The Lottery by Shirley Jackson

“The Lottery” is a true expression of Jackson’s genuine thoughts about human beings and their evil capabilities. December 14, 1916, Shirley Jackson was born. When she young she started writing in a journal in 1932. She went to college on and off for a couple of years, until she wrote and published her first book in 1941,”My life with R.H. Macy”. It wasn’t until further short stories were written she published, “The lottery” in 1948(Hrebik). Jackson was interested in revealing the evil within everyone on her stories. She wrote “The Lottery” knowing that numerous suggestions and implications would arise from her readers. “The Lottery” reveals Jacksons bold style of her unique writing. When the word “lottery” is mentioned, most would think of receiving a large check or a prize instead of receiving stones that knock you down until your beat to death. The conclusion of the story is most shocking because Shirley misleads the reader in the beginning, and she only gives is hints of what happens towards the closing stages.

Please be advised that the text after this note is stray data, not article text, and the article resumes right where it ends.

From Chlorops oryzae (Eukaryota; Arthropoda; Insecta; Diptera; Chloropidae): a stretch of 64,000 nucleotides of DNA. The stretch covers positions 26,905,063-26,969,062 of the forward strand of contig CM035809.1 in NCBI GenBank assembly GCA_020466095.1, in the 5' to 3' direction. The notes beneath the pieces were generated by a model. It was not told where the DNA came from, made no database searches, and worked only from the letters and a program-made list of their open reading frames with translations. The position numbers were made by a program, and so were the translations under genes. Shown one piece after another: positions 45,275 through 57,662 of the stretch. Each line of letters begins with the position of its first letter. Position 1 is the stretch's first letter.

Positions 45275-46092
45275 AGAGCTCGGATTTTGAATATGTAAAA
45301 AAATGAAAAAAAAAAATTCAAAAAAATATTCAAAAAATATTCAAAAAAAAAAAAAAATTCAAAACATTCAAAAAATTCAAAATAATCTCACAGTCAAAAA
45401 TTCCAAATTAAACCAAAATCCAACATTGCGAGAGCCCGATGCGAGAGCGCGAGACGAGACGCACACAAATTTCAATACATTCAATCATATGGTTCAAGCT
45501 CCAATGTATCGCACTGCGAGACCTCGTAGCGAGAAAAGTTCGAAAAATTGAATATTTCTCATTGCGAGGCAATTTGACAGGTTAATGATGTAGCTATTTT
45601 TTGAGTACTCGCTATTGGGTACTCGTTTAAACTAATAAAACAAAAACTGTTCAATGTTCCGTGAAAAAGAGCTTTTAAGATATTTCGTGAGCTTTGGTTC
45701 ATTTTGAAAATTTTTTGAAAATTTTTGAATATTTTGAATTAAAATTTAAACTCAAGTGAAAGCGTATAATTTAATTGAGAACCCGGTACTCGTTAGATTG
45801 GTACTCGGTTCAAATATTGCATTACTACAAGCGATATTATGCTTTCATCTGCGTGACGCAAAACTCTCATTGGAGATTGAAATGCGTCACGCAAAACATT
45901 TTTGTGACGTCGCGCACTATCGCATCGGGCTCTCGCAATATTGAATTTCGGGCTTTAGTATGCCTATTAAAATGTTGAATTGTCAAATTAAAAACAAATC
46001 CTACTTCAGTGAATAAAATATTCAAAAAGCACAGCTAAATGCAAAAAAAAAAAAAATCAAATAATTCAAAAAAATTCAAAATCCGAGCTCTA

Jackson shows the importance and meaning of ancient vegetation rituals that the village in her story believed was part of their survival in order to ensure good fertile crops. In “The Lottery”, Old Man Warner states, “Lottery in June, corn be heavy soon” (Jackson 143). The germination of crops is essential for us to eat, even from back in the past till now in the present. The growers had to sow their seeds and then wait in hopes that it would grow properly. “from this hope brings ritual”. Some growers thought that the farming of crops symbolized the “life cycle”. The seeds that were sown symbolized death, but with a little water and sun the seeds that grow symbolize the rebirth.”Life brings death, and death recycles life” (Griffin 44). The ritual that the community performs every June was for a legit reason washing away the sins of the town and blessing the crops so that the town could eat. The death of Mrs. Hutchinson was for the benefit of the entire community; her family should feel proud. There are still those that think “The Lottery” should end and that it is not fair.